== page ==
An adversary may circumvent encryption for some communications by exploiting a flaw in the widespread 802.11 protocol, which enables them to do so. The university researchers that made the discovery claim that the flaw enables an adversary to “trick access points into leaking frames in plaintext, or encrypted using the group or an all-zero key.”
Due to the fact that it is a flaw in the Wi-Fi protocol, it impacts more than one implementation. A ground-breaking academic paper with the provocative title “Framing Frames: Bypassing Wi-Fi Encryption by Manipulating Transmission Queues” was made available to the public on March 27, 2023. This document revealed flaws in the 802.11 Wi-Fi standard. Because of these vulnerabilities, an attacker could be able to impersonate a targeted wireless client and reroute frames that are already in the transmit queues of an access point to a device that the attacker controls. In this post, we will analyze the workings of this opportunistic attack and investigate the many preventative measures that may be taken to protect your network from this danger.
The attack, which has been given the name “MacStealer,” is directed against Wi-Fi networks that include hostile insiders and takes advantage of client isolation bypasses (CVE-2022-47522). Even if clients are unable to communicate with one another, it is able to intercept communication at the MAC layer. Wi-Fi networks that use client isolation, Dynamic ARP inspection (DAI), and other mechanisms meant to prevent clients from attacking one another are susceptible to this issue.
The first company to recognize the flaw was Cisco, which said that the attacks described in the research article might be effective against Cisco Wireless Access Point devices and Cisco Meraki products with wireless capabilities. Cisco was the first firm to admit the issue.
The client authentication and packet routing processes in Wi-Fi networks function independently of one another, which is the root cause of the security hole known as CVE-2022-47522. The usage of passwords, users, 802.1X IDs, and/or certificates is required for authentication, although MAC addresses are what determine how packets are routed. This inconsistency may be exploited by a malicious insider who disconnects a victim from the network and then reconnects to it using the victim’s MAC address and the attacker’s credentials. As a consequence of this, any packets that are still on their way to the victim, such as data from a website, will instead be received by the attacker.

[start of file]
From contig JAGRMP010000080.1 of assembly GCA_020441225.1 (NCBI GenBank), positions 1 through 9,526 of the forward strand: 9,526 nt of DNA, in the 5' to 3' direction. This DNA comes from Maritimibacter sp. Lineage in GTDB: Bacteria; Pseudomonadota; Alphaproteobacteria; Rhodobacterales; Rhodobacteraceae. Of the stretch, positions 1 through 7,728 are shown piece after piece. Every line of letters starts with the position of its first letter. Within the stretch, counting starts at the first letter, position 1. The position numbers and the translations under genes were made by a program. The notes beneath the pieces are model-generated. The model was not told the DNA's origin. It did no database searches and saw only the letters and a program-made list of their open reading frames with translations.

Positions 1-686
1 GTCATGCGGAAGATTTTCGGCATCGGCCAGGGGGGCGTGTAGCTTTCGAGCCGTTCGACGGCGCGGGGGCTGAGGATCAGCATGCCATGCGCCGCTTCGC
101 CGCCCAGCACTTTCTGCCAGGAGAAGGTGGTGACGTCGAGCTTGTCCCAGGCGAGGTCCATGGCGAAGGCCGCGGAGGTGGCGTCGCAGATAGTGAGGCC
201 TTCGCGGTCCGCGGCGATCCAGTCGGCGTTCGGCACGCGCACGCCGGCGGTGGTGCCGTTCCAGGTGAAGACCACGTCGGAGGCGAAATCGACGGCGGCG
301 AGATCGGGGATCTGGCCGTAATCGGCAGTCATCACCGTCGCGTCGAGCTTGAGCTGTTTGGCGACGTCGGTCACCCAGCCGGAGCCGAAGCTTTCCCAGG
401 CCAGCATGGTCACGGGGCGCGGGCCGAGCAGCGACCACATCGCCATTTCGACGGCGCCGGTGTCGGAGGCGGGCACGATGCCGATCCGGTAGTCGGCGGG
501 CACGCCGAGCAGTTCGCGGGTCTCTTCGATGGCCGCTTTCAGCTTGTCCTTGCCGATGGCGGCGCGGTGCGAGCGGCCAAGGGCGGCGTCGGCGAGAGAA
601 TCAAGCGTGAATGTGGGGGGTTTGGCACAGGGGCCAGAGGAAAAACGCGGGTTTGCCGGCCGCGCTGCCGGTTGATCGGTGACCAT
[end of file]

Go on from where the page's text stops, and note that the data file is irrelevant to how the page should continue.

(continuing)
The following are the three basic stages of this attack:
The attacker will wait for the victim to connect to a susceptible Access Point (AP), at which point the attacker will submit a request to an internet server. For example, the attacker may send an HTTP request to a website that only displays plaintext.
Steal the Identifying Information of the Victim: The perpetrator of the attack removes the victim’s network connection before the AP has a chance to process the server’s response. After that, the attacker creates a fake version of the victim’s MAC address and logs in to the network using their own credentials.
Intercept the Response: At this step, the access point (AP) pairs the attacker’s encryption keys with the victim’s MAC address. This gives the attacker the ability to intercept any pending traffic that is destined for the victim.
It is essential to keep in mind that the communication that is being intercepted may be secured by higher-layer encryption, such as that provided by TLS and HTTPS. Therefore, regardless of whether or not a higher-layer encryption is being used, the IP address that a victim is talking with may still be discovered by this approach. This, in turn, exposes the websites that a victim is viewing, which, on its own, might be considered sensitive information.
All Corporate WPA1, WPA2, and WPA3 networks are vulnerable to the attack in exactly the same way. This is due to the fact that the attack does not take use of any cryptographic features of Wi-Fi; rather, it takes advantage of the way in which a network decides to which client packets should be transmitted, sometimes known as routing.
To summarize, the attack described in the “Framing Frames” study is a worrying vulnerability that presents the possibility of adversaries being able to intercept and perhaps read sensitive information that is being carried across Wi-Fi networks. It is essential for businesses to take all of the required steps, such as implementing strong security measures and using mitigations that have been advised, in order to guarantee the safety and security of their networks.
Using 802.1X authentication and RADIUS extensions are two methods that may be utilized to stop MAC address theft. Safeguarding the MAC address of the gateway, putting in place Managed Frame Protection (802.11w), and making use of virtual local area networks (VLANs) are all viable mitigations. The use of policy enforcement techniques using a system such as Cisco Identity Services Engine (ISE), which may limit network access by utilizing Cisco TrustSec or Software Defined Access (SDA) technologies, is something that Cisco advises its customers to do. It is also recommended by Cisco to implement transport layer security in order to encrypt data while it is in transit if it is practicable to do so. This would prevent an attacker from using the data they have collected.
Information security specialist, currently working as risk infrastructure specialist & investigator.
15 years of experience in risk and control process, security audit support, business continuity design and support, workgroup management and information security standards.